Chris Crowe is the author of several books, most notably Mississippi Trial, 1955, which won several awards, including the 2003 International Reading Association's Young Adult Novel Award. His nonfiction book, Getting Away with Murder- The True Story of the Emmett Till Case, was an Jane Addams Honor book. His first children's book, Just As Good- How Larry Doby Changed America's Game, appeared in 2012. Chris married his high school sweetheart, and they live in Provo, Utah, where he works in the English department at BYU. They are the parents of four children and grandparents of two lovely girls and three handsome boys.
Gr 6-8-While visiting relatives in Mississippi, Emmett Till, 14, spoke "ugly" to a white woman and was subsequently tortured and murdered. Two men were arrested and tried for this heinous crime, but in spite of substantial evidence, were found not guilty. Crowe has woven the plot of his novel around these historical events. Hiram, the fictional main character, had lived with his grandparents in Mississippi as a child. Now 16, he returns to visit his aging grandfather, where he meets Emmett Till. He also renews a childhood acquaintance with R.C. Rydell, a redneck bully. When Emmett's mutilated body is found, Hiram immediately suspects that R.C. was involved. In a predictable twist at the end, he learns that it was his grandfather, not R.C., who helped the murderers. The Deep South setting is well realized. Descriptions of the climate, food, and landscape are vivid and on target. Likewise, Southern racial attitudes from the period are accurately portrayed. Grampa is a racist but Hiram enables readers to see his good qualities as well. Hiram himself seems rather naive. He is unable to fathom the racial prejudice at the root of his father's alienation from his grandfather. Nor does he feel the aura of racial fear and hatred that hangs over the entire region. The novel succeeds in telling Emmett Till's story, but there is an emotional distance that keeps readers from caring as deeply as they should about this crime. Still, it is a story that needs to be told. This book belongs in all collections to show young readers the full range of American history.-Bruce Anne Shook, Mendenhall Middle School, Greensboro, NC Copyright 2002 Cahners Business Information.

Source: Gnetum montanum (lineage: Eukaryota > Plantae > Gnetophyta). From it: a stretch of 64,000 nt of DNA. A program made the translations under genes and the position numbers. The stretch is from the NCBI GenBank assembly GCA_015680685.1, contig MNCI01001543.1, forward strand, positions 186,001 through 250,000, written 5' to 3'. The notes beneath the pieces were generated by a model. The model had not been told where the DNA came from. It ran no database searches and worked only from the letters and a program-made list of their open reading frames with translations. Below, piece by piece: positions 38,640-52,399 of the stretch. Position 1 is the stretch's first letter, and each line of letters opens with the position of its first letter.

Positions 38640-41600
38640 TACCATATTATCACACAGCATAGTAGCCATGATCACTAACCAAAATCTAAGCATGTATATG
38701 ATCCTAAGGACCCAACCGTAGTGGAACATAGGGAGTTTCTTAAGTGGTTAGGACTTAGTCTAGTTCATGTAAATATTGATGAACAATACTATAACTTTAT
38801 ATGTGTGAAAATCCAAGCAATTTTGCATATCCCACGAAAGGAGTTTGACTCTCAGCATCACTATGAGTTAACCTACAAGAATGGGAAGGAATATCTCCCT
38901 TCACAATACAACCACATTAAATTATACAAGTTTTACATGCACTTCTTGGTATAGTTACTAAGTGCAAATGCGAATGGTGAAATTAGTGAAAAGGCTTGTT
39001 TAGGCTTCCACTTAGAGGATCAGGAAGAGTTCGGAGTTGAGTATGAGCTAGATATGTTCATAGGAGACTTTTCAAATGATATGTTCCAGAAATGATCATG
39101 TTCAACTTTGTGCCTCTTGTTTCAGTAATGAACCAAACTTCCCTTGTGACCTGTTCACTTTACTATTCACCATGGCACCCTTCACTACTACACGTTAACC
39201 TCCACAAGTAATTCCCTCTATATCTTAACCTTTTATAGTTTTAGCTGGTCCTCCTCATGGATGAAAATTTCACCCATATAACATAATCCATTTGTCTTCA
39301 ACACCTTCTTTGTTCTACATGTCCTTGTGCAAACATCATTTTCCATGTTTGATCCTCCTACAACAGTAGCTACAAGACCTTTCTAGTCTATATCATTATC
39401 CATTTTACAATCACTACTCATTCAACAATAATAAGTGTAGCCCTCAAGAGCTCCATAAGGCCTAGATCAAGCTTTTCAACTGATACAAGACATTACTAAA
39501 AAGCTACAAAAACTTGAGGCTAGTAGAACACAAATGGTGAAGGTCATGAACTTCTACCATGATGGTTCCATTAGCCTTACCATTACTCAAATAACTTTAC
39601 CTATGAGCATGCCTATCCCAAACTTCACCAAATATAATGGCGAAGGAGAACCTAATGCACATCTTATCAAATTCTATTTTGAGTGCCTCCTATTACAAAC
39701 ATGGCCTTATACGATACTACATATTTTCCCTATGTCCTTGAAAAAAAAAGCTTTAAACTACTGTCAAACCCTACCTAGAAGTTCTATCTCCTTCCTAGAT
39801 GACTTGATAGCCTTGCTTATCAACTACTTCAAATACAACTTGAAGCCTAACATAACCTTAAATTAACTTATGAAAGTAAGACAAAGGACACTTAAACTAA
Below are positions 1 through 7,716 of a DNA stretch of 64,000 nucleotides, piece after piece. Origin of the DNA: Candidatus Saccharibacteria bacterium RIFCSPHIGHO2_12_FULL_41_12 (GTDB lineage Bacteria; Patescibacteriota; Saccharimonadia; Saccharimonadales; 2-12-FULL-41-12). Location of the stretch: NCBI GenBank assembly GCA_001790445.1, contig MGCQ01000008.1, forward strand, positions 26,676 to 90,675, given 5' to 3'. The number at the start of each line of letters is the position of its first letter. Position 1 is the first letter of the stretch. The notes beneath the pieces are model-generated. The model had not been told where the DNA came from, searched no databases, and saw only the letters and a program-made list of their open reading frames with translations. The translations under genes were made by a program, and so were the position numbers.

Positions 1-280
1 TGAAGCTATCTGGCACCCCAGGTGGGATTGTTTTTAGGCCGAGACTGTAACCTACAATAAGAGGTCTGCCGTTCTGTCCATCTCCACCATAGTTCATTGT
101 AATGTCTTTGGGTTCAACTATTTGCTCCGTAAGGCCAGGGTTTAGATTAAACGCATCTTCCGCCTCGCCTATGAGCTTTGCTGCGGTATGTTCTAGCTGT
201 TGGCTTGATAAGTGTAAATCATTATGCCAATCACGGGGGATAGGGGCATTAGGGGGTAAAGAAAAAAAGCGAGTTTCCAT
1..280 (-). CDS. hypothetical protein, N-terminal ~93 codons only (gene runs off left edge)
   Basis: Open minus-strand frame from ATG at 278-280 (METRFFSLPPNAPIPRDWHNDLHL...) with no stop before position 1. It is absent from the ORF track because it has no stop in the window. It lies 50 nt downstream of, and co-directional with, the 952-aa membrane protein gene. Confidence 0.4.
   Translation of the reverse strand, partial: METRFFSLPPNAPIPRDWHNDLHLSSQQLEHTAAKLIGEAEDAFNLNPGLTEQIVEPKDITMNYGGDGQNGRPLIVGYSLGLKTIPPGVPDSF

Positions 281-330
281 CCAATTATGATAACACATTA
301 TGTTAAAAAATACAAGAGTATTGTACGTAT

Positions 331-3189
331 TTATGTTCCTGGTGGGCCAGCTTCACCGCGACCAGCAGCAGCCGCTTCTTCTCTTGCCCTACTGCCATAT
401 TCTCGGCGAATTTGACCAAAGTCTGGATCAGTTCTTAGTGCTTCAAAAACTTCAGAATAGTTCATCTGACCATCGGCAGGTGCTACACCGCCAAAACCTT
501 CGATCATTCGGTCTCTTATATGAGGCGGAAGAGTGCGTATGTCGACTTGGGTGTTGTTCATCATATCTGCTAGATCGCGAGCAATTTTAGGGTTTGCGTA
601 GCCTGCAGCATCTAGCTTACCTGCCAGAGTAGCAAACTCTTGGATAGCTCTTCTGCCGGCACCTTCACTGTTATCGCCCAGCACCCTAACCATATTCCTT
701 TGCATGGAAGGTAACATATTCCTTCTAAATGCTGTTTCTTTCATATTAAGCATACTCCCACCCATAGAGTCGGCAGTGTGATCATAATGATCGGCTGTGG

"Will get readers thinking."--Publishers Weekly
"Teen readers will find themselves caught up in Hiram's very real struggle to do the right thing."--Kirkus Reviews
"This book belongs in all collections to show young readers the full range of American history."--School Library Journal
"This is a thoughtful story that rises above a mere retelling of one episode in the South's racist past."--Children's Literature